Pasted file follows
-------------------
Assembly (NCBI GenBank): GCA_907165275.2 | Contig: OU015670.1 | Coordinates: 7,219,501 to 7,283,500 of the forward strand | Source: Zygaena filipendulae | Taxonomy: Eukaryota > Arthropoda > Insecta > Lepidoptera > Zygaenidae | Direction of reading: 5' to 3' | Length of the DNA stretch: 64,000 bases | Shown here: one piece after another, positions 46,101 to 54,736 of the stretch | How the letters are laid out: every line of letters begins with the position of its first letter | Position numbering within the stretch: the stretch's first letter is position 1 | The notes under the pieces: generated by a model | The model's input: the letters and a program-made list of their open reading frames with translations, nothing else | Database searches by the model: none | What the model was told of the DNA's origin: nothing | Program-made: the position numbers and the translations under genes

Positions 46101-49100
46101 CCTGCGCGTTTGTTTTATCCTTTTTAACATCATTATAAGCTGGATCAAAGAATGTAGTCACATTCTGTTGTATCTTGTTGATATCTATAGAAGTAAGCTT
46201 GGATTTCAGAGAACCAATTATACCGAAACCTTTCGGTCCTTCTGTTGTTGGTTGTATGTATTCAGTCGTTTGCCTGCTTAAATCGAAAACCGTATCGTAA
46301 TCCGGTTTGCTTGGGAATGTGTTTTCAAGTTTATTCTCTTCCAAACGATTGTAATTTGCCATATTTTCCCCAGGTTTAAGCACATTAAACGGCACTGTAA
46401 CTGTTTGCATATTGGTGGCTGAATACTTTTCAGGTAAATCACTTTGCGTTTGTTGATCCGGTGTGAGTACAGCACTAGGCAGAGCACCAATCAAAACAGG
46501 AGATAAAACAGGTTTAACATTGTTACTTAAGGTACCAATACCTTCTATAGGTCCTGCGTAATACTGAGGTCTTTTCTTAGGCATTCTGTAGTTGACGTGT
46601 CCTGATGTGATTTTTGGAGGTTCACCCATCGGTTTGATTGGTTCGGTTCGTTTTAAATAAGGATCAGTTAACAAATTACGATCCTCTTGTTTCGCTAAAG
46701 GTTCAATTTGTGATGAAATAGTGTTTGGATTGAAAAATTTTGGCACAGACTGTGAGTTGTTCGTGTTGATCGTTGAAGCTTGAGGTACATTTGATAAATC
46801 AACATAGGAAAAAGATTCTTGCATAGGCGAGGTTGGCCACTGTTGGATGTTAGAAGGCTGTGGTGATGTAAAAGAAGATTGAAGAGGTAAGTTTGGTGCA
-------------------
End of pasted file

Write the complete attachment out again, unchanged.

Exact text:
Assembly (NCBI GenBank): GCA_907165275.2 | Contig: OU015670.1 | Coordinates: 7,219,501 to 7,283,500 of the forward strand | Source: Zygaena filipendulae | Taxonomy: Eukaryota > Arthropoda > Insecta > Lepidoptera > Zygaenidae | Direction of reading: 5' to 3' | Length of the DNA stretch: 64,000 bases | Shown here: one piece after another, positions 46,101 to 54,736 of the stretch | How the letters are laid out: every line of letters begins with the position of its first letter | Position numbering within the stretch: the stretch's first letter is position 1 | The notes under the pieces: generated by a model | The model's input: the letters and a program-made list of their open reading frames with translations, nothing else | Database searches by the model: none | What the model was told of the DNA's origin: nothing | Program-made: the position numbers and the translations under genes

Positions 46101-49100
46101 CCTGCGCGTTTGTTTTATCCTTTTTAACATCATTATAAGCTGGATCAAAGAATGTAGTCACATTCTGTTGTATCTTGTTGATATCTATAGAAGTAAGCTT
46201 GGATTTCAGAGAACCAATTATACCGAAACCTTTCGGTCCTTCTGTTGTTGGTTGTATGTATTCAGTCGTTTGCCTGCTTAAATCGAAAACCGTATCGTAA
46301 TCCGGTTTGCTTGGGAATGTGTTTTCAAGTTTATTCTCTTCCAAACGATTGTAATTTGCCATATTTTCCCCAGGTTTAAGCACATTAAACGGCACTGTAA
46401 CTGTTTGCATATTGGTGGCTGAATACTTTTCAGGTAAATCACTTTGCGTTTGTTGATCCGGTGTGAGTACAGCACTAGGCAGAGCACCAATCAAAACAGG
46501 AGATAAAACAGGTTTAACATTGTTACTTAAGGTACCAATACCTTCTATAGGTCCTGCGTAATACTGAGGTCTTTTCTTAGGCATTCTGTAGTTGACGTGT
46601 CCTGATGTGATTTTTGGAGGTTCACCCATCGGTTTGATTGGTTCGGTTCGTTTTAAATAAGGATCAGTTAACAAATTACGATCCTCTTGTTTCGCTAAAG
46701 GTTCAATTTGTGATGAAATAGTGTTTGGATTGAAAAATTTTGGCACAGACTGTGAGTTGTTCGTGTTGATCGTTGAAGCTTGAGGTACATTTGATAAATC
46801 AACATAGGAAAAAGATTCTTGCATAGGCGAGGTTGGCCACTGTTGGATGTTAGAAGGCTGTGGTGATGTAAAAGAAGATTGAAGAGGTAAGTTTGGTGCA